The extreme fury of the blast proved, in a great measure, the salvation of the ship. Although completely waterlogged, yet, as her masts had gone by the board, she rose, after a minute, heavily from the sea, and, staggering a while beneath the immense pressure of the tempest, finally righted.
By what miracle I escaped destructions, it is impossible to say. Stunned by the shock of the water, I found myself, upon recovery, jammed in between the stern-post and rudder. With great difficulty I gained my feet, and looking dizzily around, was at first struck with the idea of our being among breakers; so terrific, beyond the wildest imagination was the whirlpool of mountainous and foaming ocean within which we were engulfed. After a while, I heard the voice of an old Swede, who had shipped with us at the moment of leaving port. I hallooed to him with all my strength, and presently he came reeling aft. We soon discovered that we were the sole survivors of the accident. All on deck, with the exception of ourselves,-had been swept overboard; the captain and mates must have perished as they slept, for the cabins were deluged with water. Without assistance, we could expect to do little for the security of the ship, and our exertions were at first paralyzed by the momentary expectation of going down. Our cable had, of course, parted like packthread, at the first breath of the hurricane, or we should have been instantaneously overwhelmed. We scudded with frightful velocity before the sea, and the water made clear breaches over us. The frame-work of our stern was shattered excessively, and, in almost every respect, we had received considerable injury; but to our extreme joy we found the pumps unchoked, and that we had made no great shifting of our ballast. The main fury of the blast had already blown over, and we apprehended little danger from the violence of the wind; but we looked forward to its total cessation with dismay; well believing, that in our shattered condition, we should inevitably perish in the tremendous swell which would ensue. But this very just apprehension seemed by no means likely to be soon verified. For five entire days and nights-during which our only subsistence was a small quantity of jaggeree, procured with great difficulty from the forecastle-the hulk flew at a rate defying computation, before rapidly succeeding flaws of wind, which without equalling the first violence of the Simoon, were still more terrific than any tempest I had before encountered. Our course for the first four days was, with trifling variations, S.E. and by S.; and we must have run down the coast of New Holland. On the fifth day the cold became extreme, although the wind had hauled round a point more to the northward. The sun arose with a sickly yellow lustre, and clambered a very few degrees above the horizon-emitting no decisive light. There were no clouds apparent, yet the wind was upon the increase, and blew with a fitful and unsteady fury. About noon, as nearly as we could guess, our attention was again arrested by the appearance of the sun. It gave out no light, properly so called, but a dull and sullen glow without reflection, as if all its rays were polarized. Just before sinking within the turgid sea, its central fires suddenly went out, as if hurriedly extinguished by some unaccountable power. It was a dim, silver-like rim, alone, as it rushed down the unfathomable ocean.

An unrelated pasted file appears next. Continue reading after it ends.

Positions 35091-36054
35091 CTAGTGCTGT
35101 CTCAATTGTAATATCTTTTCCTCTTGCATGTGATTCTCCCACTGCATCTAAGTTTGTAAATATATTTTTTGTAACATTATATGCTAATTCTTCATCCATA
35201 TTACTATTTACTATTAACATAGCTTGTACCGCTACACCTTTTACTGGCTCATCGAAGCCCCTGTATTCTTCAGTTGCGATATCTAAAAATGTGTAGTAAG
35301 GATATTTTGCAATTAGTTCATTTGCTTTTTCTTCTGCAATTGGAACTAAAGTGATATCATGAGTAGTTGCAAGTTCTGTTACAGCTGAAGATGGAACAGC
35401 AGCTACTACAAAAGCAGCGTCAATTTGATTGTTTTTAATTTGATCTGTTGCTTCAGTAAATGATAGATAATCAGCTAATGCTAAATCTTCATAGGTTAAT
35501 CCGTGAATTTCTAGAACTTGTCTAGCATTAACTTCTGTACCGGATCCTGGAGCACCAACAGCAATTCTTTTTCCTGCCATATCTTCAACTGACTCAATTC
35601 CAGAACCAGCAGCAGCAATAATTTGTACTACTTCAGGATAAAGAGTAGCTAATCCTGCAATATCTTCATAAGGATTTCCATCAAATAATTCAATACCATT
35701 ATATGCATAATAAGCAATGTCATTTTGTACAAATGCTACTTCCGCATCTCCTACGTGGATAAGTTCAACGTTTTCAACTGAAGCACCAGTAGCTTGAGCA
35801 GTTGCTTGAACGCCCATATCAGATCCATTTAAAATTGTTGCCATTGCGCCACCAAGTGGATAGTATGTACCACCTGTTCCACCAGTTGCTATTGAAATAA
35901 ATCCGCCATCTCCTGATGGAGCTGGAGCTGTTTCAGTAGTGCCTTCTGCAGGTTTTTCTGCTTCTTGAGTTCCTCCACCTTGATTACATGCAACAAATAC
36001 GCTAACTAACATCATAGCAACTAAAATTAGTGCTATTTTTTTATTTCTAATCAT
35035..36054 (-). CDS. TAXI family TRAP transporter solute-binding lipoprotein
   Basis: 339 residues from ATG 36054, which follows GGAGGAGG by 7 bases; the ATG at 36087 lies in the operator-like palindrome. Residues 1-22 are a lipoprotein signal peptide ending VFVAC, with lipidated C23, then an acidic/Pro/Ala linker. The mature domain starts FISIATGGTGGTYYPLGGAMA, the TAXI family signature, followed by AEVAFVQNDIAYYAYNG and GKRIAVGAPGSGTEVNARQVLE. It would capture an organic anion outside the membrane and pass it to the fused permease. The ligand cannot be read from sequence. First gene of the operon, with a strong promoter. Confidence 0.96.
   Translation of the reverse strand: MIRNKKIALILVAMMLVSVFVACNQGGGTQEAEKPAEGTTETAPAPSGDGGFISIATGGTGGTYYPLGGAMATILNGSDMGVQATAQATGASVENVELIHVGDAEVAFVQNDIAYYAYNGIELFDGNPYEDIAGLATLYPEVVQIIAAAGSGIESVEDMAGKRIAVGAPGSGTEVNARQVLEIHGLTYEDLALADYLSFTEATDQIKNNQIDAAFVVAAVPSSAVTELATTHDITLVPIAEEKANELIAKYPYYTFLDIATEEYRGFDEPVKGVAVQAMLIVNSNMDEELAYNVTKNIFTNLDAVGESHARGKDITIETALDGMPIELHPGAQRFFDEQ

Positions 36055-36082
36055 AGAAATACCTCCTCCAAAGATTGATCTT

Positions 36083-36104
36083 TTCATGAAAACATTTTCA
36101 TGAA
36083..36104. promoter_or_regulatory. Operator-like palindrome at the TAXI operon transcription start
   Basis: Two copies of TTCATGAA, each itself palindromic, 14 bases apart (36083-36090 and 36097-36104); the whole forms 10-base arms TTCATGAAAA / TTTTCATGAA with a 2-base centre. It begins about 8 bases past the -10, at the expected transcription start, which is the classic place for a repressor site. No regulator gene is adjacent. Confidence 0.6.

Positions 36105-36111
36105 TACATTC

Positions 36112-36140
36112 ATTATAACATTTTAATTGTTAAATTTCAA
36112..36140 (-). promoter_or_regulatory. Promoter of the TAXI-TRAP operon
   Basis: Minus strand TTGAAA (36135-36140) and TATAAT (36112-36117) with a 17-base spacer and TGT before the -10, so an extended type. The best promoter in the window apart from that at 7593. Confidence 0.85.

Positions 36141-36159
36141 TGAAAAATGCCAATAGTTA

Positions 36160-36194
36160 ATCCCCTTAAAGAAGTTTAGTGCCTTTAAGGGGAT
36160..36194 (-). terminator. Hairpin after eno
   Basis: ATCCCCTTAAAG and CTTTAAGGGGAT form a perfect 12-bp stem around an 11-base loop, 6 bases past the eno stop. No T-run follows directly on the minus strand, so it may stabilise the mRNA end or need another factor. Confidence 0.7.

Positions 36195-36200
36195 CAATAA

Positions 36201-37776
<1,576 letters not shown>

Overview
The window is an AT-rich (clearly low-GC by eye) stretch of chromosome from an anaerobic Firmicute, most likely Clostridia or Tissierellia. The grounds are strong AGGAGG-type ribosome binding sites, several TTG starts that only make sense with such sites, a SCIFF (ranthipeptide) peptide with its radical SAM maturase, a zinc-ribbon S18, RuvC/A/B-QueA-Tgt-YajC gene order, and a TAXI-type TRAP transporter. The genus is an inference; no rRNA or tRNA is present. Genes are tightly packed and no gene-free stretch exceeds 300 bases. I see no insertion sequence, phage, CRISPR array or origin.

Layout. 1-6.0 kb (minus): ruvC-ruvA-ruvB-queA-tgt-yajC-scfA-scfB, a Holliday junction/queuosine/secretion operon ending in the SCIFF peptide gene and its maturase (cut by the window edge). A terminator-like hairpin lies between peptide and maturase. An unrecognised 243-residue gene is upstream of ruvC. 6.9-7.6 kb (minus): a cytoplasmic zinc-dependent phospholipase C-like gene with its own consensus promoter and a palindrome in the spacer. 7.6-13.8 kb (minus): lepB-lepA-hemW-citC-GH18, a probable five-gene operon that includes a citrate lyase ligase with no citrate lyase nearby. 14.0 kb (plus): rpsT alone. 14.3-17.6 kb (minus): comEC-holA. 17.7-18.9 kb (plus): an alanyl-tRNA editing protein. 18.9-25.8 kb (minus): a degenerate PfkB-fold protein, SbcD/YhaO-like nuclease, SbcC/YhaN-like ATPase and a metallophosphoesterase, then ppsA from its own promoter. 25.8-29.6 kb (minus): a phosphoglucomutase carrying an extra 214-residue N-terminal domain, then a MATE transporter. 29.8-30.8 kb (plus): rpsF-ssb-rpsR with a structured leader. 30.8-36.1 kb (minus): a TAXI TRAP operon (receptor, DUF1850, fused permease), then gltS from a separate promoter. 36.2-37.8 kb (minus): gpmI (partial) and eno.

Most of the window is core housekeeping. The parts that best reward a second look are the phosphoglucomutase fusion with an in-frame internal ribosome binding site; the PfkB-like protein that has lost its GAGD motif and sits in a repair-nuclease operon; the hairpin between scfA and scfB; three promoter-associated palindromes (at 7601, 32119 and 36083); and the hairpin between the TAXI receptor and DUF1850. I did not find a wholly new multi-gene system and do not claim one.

We waited in vain for the arrival of the sixth day-that day to me has not arrived-to the Swede, never did arrive. Thenceforward we were enshrouded in pitchy darkness, so that we could not have seen an object at twenty paces from the ship. Eternal night continued to envelop us, all unrelieved by the phosphoric sea-brilliancy to which we had been accustomed in the tropics. We observed, too, that, although the tempest continued to rage with unabated violence, there was no longer to be discovered the usual appearance of surf, or foam, which had hitherto attended us. All around were horror, and thick gloom, and a black sweltering desert of ebony. Superstitious terror crept by degrees into the spirit of the old Swede, and my own soul was wrapped up in silent wonder. We neglected all care of the ship, as worse than useless, and securing ourselves, as well as possible, to the stump of the mizen-mast, looked out bitterly into the world of ocean. We had no means of calculating time, nor could we form any guess of our situation. We were, however, well aware of having made farther to the southward than any previous navigators, and felt great amazement at not meeting with the usual impediments of ice. In the meantime every moment threatened to be our last-every mountainous billow hurried to overwhelm us. The swell surpassed anything I had imagined possible, and that we were not instantly buried is a miracle. My companion spoke of the lightness of our cargo, and reminded me of the excellent qualities of our ship; but I could not help feeling the utter hopelessness of hope itself, and prepared myself gloomily for that death which I thought nothing could defer beyond an hour, as, with every knot of way the ship made, the swelling of the black stupendous seas became more dismally appalling. At times we gasped for breath at an elevation beyond the albatross-at times became dizzy with the velocity of our descent into some watery hell, where the air grew stagnant, and no sound disturbed the slumbers of the kraken.